The Radio City Rockettes perform onstage during The Radio City Rockettes’ Christmas show at the Radio City Music Hall in New York City.
Stephen Ferdman | Getty Images
Visitors to New York can watch the famous outdoor Christmas tree at Rockefeller Center this holiday season, but they won’t be able to walk through the block and see Radio City Musical Hall’s “Christmas Show”.
The stars of this show, the Rockettes, have been sidelined by the Covid-19 outbreak.
Just a week before Christmas Eve, the Radio City Rockettes’ Christmas Show announced the end of the 2021 season, which previously ended on January 2.
“We regret not being able to continue the ‘Christmas Show’ this season due to the increasing concerns surrounding the pandemic,” the show said in a statement on Friday.
It has been a tough week for live performances. Show after show on Broadway have been canceled as coronavirus variants are fueling a new spike in Covid cases in the city.
Moulin Rouge! The Musical canceled its Thursday night performance with audiences in their seats after a company employee tested positive.
Production has started and stopped since the theater industry reopened in the Big Apple in September. Aladdin, Chicken and Cookies, Chicago and Angry, as well as Harry Potter and the Cursed Child were forced to cancel their performances or close due to breakthrough deals.
However, these incidents have become more frequent in recent weeks, as the Covid omicron variant has led to an increase in cases, even among those who received the full vaccination.
On Wednesday, the jukebox Tina, about legendary singer Tina Turner, canceled both performances, the Harry Potter show canceled the matinee, and Hamilton interrupted the evening performance.
A sign indicating the cancellation of Mrs Doubtfire performances due to Covid is displayed in a window at the Stephen Sondheim Theater on December 16, 2021 in New York City.
Dia Dipasupil | Getty Images
Mrs Doubtfire, the new musical adaptation of the hit comedy film, previously canceled four performances from Sunday through Wednesday. In addition, Freestyle Love Supreme canceled three shows, Ain’t Too Proud canceled one, and the off-Broadway revival Little Shop of Horrors canceled four.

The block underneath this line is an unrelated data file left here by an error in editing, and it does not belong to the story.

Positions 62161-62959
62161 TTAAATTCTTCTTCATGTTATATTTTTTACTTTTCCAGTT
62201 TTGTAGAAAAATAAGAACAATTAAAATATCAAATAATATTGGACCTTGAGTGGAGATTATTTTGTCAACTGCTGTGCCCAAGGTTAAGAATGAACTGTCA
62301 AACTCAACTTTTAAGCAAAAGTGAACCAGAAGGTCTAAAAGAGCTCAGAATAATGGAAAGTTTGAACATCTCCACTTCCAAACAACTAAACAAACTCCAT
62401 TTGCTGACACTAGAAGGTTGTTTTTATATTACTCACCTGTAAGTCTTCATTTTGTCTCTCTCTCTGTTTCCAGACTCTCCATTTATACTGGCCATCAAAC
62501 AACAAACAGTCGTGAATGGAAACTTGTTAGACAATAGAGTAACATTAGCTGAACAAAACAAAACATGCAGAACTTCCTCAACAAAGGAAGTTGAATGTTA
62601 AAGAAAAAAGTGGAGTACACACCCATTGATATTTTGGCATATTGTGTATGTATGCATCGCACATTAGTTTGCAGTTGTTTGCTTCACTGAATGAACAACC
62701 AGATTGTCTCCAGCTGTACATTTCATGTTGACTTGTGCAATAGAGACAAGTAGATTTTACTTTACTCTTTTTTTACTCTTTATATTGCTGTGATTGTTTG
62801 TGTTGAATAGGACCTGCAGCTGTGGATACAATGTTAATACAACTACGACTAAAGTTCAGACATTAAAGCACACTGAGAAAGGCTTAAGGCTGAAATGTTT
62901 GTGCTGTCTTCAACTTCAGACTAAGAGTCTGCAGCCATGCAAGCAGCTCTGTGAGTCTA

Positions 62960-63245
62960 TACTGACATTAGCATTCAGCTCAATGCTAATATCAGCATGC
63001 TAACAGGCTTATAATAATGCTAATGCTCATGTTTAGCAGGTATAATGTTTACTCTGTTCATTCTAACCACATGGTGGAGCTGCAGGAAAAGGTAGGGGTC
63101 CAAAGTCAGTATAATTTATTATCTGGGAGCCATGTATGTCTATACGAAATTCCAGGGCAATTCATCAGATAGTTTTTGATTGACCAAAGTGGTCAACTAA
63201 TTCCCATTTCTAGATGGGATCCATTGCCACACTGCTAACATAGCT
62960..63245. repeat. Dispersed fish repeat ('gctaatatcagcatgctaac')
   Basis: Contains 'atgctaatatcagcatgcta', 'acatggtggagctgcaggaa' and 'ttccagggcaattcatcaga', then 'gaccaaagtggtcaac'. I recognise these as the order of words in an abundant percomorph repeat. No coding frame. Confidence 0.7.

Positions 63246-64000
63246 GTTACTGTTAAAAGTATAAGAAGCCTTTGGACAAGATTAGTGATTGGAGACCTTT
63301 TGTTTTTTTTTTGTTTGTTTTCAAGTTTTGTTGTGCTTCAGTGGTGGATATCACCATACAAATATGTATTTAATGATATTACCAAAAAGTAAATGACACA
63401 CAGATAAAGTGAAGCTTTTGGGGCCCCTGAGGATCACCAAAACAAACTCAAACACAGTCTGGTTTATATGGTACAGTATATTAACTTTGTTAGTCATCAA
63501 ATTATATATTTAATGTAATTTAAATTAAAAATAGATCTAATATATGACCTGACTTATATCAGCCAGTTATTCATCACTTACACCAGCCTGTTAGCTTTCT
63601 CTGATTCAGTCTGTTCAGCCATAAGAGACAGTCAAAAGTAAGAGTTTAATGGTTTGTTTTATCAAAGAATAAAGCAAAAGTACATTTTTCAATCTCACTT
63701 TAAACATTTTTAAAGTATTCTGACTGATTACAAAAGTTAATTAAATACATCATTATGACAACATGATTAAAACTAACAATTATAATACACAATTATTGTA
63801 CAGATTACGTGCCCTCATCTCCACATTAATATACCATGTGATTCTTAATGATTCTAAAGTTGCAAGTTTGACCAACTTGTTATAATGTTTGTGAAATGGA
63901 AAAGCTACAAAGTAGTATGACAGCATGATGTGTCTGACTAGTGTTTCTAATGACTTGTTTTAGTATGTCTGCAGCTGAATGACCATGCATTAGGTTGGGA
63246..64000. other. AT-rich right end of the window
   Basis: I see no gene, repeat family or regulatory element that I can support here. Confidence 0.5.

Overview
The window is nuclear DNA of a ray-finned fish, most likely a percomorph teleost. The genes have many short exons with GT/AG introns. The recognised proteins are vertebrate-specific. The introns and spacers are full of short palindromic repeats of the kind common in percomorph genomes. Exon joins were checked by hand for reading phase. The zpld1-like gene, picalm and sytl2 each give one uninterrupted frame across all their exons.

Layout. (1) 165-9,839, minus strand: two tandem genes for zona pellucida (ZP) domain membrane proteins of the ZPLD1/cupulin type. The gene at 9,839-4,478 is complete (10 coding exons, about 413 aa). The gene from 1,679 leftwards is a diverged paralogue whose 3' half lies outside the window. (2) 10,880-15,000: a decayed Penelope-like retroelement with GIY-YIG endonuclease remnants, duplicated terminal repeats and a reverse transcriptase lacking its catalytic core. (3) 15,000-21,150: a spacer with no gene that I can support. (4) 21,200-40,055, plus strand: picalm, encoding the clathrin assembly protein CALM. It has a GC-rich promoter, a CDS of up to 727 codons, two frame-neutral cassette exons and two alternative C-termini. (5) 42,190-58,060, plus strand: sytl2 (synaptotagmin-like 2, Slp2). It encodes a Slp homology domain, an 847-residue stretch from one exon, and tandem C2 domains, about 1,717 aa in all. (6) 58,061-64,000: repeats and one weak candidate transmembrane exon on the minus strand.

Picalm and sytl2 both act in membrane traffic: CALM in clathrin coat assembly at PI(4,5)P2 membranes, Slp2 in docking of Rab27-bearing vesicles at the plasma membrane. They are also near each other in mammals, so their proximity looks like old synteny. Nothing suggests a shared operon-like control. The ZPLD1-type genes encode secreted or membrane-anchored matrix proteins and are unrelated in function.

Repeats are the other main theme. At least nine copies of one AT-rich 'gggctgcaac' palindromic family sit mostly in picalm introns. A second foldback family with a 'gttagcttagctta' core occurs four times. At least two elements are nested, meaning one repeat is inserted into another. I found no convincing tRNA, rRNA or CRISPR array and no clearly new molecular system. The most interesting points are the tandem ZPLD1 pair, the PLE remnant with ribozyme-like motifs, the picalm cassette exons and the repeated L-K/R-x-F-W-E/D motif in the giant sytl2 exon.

Broadway has taken precautions to ensure that workers and spectators are vaccinated and attendees must wear masks when performing. In many cases, company members and workers who tested positive were asymptomatic or showed only mild symptoms. But they are not allowed to return until they are found to be no longer infectious.
In some cases, production may have continued even if one of the actors tested positive for Covid-19 and were replaced by stunt doubles or swingers.
While the audience generally understands these cancellations, disruptions are costly for productions, especially those that are just getting started. While highly acclaimed shows are anchors in the Broadway community and will be reborn, new productions face bigger challenges.
For example, Chicken and Cookies, a comedy about a family reunited at a funeral, closed permanently at the end of November.
While ticket holders in the NYC metro area may opt for rebooking, tourists who often travel on purpose to see Broadway shows are less fortunate.
In a typical year, tourists account for 65% of Broadway ticket sales. They also spend extra money on transportation, food, and hotels. Frequent cancellations, especially during the peak holiday season, may deter these travelers from purchasing tickets due to concerns that the show will be canceled before curtain time.